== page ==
PORTLAND, Ore.—A push for more diversity is causing a stir at the University of Oregon. Department heads across campus have castigated an early draft of a five-year plan, which would tie raises and promotions to “cultural competency”—the ability to successfully work with people from all backgrounds—and would give funding priority of new positions to departments that adhere to the university’s diversity goals.
The reaction in Eugene is 180 degrees from that of faculty members at Harvard University, who earlier this month hailed to a multimillion-dollar commitment to gender equity made by President Lawrence Summers.
Oregon’s plan calls for hiring up to 40 faculty members by 2012 to teach courses in a “cluster” of diversity-related topics, including race, gender, gay and disability studies as well as setting aside more financial aid for minority undergraduates and graduate students from “under-represented” backgrounds.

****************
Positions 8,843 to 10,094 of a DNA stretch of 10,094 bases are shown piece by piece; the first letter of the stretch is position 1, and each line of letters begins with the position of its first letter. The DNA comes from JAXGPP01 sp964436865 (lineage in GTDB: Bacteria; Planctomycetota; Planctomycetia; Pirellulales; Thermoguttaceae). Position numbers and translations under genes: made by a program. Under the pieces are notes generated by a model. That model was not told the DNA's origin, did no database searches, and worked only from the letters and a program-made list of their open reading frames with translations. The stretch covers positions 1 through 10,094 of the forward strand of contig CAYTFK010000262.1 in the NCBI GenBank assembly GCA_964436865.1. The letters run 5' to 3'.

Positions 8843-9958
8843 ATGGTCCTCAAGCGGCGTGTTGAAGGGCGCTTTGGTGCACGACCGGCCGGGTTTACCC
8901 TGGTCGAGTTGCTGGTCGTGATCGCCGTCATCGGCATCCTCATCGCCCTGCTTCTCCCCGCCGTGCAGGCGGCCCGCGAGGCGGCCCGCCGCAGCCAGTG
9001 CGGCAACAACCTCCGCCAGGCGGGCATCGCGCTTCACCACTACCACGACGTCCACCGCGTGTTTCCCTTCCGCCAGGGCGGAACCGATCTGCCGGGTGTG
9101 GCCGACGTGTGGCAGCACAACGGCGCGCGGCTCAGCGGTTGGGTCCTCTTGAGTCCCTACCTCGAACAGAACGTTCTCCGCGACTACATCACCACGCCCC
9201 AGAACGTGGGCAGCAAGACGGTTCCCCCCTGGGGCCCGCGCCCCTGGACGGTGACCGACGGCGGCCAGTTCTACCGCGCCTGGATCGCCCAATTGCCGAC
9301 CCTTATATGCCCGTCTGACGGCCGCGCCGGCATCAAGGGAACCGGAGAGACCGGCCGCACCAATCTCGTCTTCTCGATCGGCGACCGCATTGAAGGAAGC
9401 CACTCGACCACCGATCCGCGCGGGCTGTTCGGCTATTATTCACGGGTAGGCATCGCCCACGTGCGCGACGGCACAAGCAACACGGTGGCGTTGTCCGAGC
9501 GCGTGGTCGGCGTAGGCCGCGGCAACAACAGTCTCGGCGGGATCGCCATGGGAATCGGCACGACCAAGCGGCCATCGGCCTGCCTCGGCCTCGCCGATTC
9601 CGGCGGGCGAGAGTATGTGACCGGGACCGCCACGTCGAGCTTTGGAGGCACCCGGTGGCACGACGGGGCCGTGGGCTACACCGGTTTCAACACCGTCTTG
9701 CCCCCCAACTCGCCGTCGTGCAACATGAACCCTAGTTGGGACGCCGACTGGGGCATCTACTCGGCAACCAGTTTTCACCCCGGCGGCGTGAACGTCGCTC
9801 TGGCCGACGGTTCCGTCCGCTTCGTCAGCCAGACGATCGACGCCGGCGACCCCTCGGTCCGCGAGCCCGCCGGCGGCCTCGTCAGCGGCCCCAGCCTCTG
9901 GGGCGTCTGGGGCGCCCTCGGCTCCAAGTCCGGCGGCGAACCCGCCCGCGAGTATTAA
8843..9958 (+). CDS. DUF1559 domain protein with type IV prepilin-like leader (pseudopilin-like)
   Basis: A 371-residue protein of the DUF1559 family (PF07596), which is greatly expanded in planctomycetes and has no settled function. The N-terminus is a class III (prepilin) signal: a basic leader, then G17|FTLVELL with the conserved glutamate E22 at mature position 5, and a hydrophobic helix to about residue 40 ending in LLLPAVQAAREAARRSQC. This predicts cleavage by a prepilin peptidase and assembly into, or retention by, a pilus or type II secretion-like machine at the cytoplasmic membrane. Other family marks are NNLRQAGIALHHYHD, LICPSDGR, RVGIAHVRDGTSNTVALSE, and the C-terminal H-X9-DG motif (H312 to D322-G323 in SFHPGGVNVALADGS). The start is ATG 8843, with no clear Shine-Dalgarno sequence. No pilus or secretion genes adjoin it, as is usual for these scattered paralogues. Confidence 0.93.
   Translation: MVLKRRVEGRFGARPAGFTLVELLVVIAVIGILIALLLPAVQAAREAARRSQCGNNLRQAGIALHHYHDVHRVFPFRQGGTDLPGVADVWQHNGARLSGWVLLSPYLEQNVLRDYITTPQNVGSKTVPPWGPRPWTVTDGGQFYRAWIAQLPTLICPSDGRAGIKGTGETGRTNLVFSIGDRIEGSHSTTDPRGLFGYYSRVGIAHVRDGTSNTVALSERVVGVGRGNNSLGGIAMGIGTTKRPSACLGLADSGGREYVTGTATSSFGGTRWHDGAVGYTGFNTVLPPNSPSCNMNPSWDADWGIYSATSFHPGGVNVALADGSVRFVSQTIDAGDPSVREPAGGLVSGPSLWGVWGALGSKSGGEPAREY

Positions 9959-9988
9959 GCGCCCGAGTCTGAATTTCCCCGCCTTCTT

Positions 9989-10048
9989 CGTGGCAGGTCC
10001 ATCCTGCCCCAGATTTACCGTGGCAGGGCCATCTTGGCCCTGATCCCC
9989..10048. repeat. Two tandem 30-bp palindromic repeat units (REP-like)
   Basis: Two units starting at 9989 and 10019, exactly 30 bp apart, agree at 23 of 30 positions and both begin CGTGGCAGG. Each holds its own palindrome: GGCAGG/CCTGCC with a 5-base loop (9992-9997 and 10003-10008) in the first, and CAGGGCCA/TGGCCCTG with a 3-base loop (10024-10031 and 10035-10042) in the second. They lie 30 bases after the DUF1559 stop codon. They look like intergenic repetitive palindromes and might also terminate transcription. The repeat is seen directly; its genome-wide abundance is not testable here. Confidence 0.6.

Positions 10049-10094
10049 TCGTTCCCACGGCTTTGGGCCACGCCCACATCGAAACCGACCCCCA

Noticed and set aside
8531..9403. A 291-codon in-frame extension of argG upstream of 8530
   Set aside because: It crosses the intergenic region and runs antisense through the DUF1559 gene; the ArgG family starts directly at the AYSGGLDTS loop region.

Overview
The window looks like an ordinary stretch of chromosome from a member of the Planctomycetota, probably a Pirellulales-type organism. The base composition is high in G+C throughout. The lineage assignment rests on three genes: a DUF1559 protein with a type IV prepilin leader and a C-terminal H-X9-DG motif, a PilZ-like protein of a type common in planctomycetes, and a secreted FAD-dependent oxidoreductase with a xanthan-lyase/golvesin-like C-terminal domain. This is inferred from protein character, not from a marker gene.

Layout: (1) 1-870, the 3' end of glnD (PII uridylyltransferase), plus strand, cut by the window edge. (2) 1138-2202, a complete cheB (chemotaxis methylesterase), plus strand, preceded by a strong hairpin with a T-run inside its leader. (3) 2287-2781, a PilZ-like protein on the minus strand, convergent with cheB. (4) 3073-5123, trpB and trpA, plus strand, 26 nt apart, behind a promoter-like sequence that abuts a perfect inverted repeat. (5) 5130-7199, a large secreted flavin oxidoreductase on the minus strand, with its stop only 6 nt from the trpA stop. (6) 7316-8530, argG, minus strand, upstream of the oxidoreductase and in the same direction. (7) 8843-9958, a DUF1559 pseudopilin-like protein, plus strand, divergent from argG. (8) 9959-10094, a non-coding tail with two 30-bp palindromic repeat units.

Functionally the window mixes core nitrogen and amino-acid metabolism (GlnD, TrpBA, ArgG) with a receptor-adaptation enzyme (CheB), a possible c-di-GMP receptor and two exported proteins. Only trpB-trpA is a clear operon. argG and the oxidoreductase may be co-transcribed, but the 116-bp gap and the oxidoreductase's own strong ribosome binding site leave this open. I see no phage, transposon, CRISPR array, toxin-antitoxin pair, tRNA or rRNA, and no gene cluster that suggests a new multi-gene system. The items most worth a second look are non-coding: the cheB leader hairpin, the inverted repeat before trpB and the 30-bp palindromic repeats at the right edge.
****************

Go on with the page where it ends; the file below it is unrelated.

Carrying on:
The critics wonder where the money will come from, and worry about the weight placed on political correctness in determining tenure.
“Many people were upset with the content in different ways; the plan was sort of an Orwellian, totalitarian plan,” said Michael Kellman, a chemistry professor.